Jesmond Dene

We enjoyed our brief visit to Jesmond Dene and hope to return soon to further explore the tranquil delight.

In the 1850s, William Armstrong acquired the land which is now known as Jesmond Dene:

It is probable that the area we know as Jesmond Dene has always been wooded but, prior to the mid 1800s the wood was probably straggly and interspersed with a heavy undergrowth of gorse, brambles and the like. The trees present were mostly oak, ash, holly and hazel, all indigenous to this country, and this tree selection can still be seen near Castles Farm Bridge at the North end of the Dene.

Jesmond Dene

Jesmond Dene

In the 1850s, William George Armstrong (later Lord Armstrong) the armament manufacturer, acquired at various times the land which now forms Jesmond Dene. He enclosed the land and planted it with exotic trees and shrubs, laid paths and built bridges. Lord Armstrong used the Dene as his own private parkland but allowed access to it by the public twice weekly, on payment of a small entrance fee which went to the local hospital.

In 1883 Lord Armstrong presented the main area of Jesmond Dene to the Corporation of Newcastle upon Tyne for the benefit of its citizens and in 1884, the park was formally opened by the Prince and Princess of Wales. To commemorate the occasion, the Princess planted a turkey Oak near the Banqueting Hall.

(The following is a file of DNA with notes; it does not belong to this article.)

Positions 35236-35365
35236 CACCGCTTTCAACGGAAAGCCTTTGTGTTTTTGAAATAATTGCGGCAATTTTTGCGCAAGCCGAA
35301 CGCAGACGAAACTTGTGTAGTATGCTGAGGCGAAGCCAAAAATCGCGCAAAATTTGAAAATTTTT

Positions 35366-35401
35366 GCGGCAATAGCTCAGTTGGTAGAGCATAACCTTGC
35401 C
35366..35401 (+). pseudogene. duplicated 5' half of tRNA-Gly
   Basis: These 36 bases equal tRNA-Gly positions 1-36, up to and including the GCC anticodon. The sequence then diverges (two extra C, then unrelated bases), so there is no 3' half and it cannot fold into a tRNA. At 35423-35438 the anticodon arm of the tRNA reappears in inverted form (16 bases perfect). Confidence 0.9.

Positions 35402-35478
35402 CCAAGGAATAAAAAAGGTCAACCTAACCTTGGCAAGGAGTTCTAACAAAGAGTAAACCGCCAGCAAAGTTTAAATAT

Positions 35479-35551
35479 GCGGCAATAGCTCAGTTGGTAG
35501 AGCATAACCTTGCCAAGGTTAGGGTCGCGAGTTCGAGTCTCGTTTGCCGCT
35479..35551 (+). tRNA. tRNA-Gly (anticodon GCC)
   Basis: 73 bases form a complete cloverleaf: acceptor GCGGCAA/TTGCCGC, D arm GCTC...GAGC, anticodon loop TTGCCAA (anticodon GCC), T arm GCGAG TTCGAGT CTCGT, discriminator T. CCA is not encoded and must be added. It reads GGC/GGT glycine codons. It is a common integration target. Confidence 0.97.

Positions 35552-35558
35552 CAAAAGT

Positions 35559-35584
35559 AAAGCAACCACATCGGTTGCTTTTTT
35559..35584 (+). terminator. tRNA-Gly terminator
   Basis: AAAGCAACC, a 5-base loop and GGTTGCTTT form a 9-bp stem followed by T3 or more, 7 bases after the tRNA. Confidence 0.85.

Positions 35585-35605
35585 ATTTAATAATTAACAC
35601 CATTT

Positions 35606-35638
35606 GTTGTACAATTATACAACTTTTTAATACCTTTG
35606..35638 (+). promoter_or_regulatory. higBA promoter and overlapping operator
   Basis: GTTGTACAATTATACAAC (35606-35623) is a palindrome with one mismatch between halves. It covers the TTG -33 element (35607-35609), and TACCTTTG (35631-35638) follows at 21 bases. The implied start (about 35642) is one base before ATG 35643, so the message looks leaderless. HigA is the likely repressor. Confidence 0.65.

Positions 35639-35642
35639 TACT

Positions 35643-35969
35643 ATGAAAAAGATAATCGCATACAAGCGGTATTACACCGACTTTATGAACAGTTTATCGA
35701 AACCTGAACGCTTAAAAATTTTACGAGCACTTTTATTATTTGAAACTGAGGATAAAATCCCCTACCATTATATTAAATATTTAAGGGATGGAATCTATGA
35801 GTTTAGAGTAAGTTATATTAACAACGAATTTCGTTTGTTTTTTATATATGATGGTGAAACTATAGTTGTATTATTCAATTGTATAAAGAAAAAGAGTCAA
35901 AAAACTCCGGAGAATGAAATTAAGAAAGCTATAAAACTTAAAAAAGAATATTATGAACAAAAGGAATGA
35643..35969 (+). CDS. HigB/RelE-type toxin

This tree, now mature, can still be seen adjacent to the South end of the Banqueting Hall, near to a second tree planted by Alderman H Benson in 1933 to mark the 50th anniversary of the occasion. Since then, the Dene has remained a popular resort for the citizens of Newcastle and, despite heavy pressures put upon it, still retains a particular charm of its own.

Jesmond Dene

Jesmond Dene

18 Comments CherryPie on Oct 22nd 2018

18 Responses to “Jesmond Dene”

  1. Astrid says:

    I love that moss covered bridge very much. It looks like a wonderful trail in the forest and so quiet. And to know that somebody planted this forest makes it even more nice. A good man that Lord Armstrong…..

  2. Alan says:

    I especially like the view across the bridge with the moss-covered parapets.

  3. lisl says:

    It’s good to know that some of the original woodland still exists, Cherie

  4. Ayush Basu says:

    i think this place provides innumerable photo opportunities, CP.

  5. It looks so delightful there – love the bridge :) A lovely set of photos – it looks a great place for a walk.

  6. >on payment of a small entrance fee which went to the local hospital.

    They should re-introduce this practice today. :)

  7. The Yum List says:

    Looks like nice smooth sand and I like the greenery of the surrounding area.

  8. Shabana says:

    How lovely this place is dear friend!

    i bet visiting here is pure delight :)

    the master of land worked hard to shape it like this and we can see this clearly as natural beauty untouched delivers peace to soul!

  9. J_on_tour says:

    It is a wonderful place, sad to say I haven’t been there for decades although I drive over it every day for work at the north end. The Mill, waterfall and most things involving the Dene lend itself to photography.

    • CherryPie says:

      This was my first excursion into the Dene. I didn’t have enough time to explore it to its full as we were meeting with a friend later in the morning.